Solved

DSum syntax problem

Posted on 2014-02-04
4
267 Views
Last Modified: 2014-02-04
I'm trying to do a DSum using this control source but it isn't working.  What would the correct syntax be?

=DSum("[ReadyQty]","tblReady","[TextMNumber] = " & [Forms]![frmPlanted]![cboTextMnumber.Column(0)])
0
Comment
Question by:SteveL13
[X]
Welcome to Experts Exchange

Add your voice to the tech community where 5M+ people just like you are talking about what matters.

  • Help others & share knowledge
  • Earn cash & points
  • Learn & ask questions
  • 2
4 Comments
 

Author Comment

by:SteveL13
ID: 39832487
Note:

cboTextMnumber.Column(0)]) is a text field.
0
 
LVL 143

Accepted Solution

by:
Guy Hengel [angelIII / a3] earned 500 total points
ID: 39832585
=DSum("[ReadyQty]","tblReady","[TextMNumber] = " char(34) & [Forms]![frmPlanted]![cboTextMnumber.Column(0)] & char(34) )
0
 
LVL 61

Expert Comment

by:mbizup
ID: 39832587
=DSum("ReadyQty","tblReady","TextMNumber = " & Forms!frmPlanted!cboTextMnumber.Column(0))

Open in new window


You don't need all the square brackets, but your syntax actually looked good.  Double check field names
0
 
LVL 61

Expert Comment

by:mbizup
ID: 39832595
-->>> cboTextMnumber.Column(0)]) is a text field.

Whoops - Guy is correct.  You need quotes.

But his Char(34) should be Chr(34)    -- no points please.
0

Featured Post

Industry Leaders: We Want Your Opinion!

We value your feedback.

Take our survey and automatically be enter to win anyone of the following:
Yeti Cooler, Amazon eGift Card, and Movie eGift Card!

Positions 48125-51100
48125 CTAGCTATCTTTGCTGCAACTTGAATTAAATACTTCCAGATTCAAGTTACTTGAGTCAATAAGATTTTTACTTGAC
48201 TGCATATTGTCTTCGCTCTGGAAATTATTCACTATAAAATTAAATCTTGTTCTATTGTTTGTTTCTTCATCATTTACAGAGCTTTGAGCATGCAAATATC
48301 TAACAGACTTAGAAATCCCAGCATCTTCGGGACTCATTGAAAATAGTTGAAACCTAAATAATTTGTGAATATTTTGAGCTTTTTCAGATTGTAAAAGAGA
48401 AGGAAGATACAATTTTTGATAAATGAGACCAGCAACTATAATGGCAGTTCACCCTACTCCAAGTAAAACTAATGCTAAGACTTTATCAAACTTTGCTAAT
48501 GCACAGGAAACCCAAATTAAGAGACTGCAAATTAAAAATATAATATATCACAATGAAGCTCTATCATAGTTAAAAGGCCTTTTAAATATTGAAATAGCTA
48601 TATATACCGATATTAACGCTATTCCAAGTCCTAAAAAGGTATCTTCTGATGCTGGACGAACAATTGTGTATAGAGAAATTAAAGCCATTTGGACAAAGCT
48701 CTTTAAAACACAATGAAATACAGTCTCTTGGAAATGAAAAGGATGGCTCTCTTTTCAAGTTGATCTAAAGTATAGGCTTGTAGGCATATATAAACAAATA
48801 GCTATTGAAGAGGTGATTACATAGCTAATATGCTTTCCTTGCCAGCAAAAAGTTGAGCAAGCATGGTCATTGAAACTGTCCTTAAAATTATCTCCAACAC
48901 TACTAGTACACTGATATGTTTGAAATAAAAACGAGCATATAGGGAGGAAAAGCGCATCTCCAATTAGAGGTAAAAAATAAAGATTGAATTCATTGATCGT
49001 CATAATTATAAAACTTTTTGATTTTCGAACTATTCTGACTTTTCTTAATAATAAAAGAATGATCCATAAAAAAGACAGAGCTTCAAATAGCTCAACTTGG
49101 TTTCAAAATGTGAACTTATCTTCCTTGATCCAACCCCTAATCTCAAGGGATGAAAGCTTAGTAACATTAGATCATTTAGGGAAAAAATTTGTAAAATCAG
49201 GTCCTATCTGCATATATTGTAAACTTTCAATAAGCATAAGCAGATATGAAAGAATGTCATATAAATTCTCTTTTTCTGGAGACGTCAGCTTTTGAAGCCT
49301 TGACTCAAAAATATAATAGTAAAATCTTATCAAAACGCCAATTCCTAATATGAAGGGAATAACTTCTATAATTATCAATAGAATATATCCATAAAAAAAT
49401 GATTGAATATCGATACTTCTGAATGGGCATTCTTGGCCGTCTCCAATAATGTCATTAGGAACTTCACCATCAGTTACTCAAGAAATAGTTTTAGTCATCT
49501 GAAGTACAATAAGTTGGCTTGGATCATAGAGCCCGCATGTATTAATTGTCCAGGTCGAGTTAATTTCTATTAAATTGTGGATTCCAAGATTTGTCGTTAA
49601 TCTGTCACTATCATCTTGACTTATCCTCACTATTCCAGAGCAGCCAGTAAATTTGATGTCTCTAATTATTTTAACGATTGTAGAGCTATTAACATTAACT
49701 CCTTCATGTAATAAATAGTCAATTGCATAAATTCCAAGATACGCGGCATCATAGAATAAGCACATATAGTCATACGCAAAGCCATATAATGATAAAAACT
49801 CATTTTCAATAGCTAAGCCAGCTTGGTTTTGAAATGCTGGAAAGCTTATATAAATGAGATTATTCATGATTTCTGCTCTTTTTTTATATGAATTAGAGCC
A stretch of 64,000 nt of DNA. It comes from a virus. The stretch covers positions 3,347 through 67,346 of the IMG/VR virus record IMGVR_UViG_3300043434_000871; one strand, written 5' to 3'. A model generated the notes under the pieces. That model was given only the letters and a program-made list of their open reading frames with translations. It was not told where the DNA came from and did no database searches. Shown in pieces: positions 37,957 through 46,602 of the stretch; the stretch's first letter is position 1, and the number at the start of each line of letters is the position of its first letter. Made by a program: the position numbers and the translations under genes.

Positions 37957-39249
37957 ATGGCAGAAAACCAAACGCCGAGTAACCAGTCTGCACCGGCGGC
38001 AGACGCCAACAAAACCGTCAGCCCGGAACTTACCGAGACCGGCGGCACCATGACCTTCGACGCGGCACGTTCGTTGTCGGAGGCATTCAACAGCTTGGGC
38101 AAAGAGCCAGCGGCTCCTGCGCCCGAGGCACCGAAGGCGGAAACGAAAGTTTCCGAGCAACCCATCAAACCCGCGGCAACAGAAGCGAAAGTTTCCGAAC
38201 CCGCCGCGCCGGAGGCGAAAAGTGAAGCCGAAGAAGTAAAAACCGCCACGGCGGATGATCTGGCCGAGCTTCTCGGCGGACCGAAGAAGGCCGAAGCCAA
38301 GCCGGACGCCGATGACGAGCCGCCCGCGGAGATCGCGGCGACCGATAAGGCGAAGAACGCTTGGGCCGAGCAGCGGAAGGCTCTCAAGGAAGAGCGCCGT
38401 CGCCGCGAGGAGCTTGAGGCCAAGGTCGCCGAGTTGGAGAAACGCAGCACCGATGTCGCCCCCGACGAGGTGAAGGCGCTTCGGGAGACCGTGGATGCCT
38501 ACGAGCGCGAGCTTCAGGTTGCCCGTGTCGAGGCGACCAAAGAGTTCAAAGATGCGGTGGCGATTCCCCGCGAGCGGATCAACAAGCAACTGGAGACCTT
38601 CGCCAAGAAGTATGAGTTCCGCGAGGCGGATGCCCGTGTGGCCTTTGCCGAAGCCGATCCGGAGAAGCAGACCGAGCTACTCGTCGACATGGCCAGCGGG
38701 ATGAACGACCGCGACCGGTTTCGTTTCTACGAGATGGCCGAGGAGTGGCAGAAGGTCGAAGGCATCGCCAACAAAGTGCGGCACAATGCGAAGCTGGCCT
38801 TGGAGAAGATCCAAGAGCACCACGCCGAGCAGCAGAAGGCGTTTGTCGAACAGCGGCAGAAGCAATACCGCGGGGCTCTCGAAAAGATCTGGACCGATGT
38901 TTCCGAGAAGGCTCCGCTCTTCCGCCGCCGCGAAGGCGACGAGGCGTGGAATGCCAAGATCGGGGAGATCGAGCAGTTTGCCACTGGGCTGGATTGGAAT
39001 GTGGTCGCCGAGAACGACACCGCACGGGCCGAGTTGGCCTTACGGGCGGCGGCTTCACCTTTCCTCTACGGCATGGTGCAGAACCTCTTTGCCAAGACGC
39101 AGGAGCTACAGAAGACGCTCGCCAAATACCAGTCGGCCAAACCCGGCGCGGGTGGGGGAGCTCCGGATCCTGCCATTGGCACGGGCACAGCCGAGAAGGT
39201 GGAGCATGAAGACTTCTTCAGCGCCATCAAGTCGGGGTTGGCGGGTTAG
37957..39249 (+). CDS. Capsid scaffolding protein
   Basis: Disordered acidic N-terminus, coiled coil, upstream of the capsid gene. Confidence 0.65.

Question has a verified solution.

If you are experiencing a similar issue, please ask a related question

Phishing attempts can come in all forms, shapes and sizes. No matter how familiar you think you are with them, always remember to take extra precaution when opening an email with attachments or links.
Access custom database properties are useful for storing miscellaneous bits of information in a format that persists through database closing and reopening.  This article shows how to create and use them.
In Microsoft Access, learn how to “cascade” or have the displayed data of one combo control depend upon what’s entered in another. Base the dependent combo on a query for its row source: Add a reference to the first combo on the form as criteria i…
In Microsoft Access, learn the trick to repeating sub-report headings at the top of each page. The problem with sub-reports and headings: Add a dummy group to the sub report using the expression =1: Set the “Repeat Section” property of the dummy…

695 members asked questions and received personalized solutions in the past 7 days.

Join the community of 500,000 technology professionals and ask your questions.

Join & Ask a Question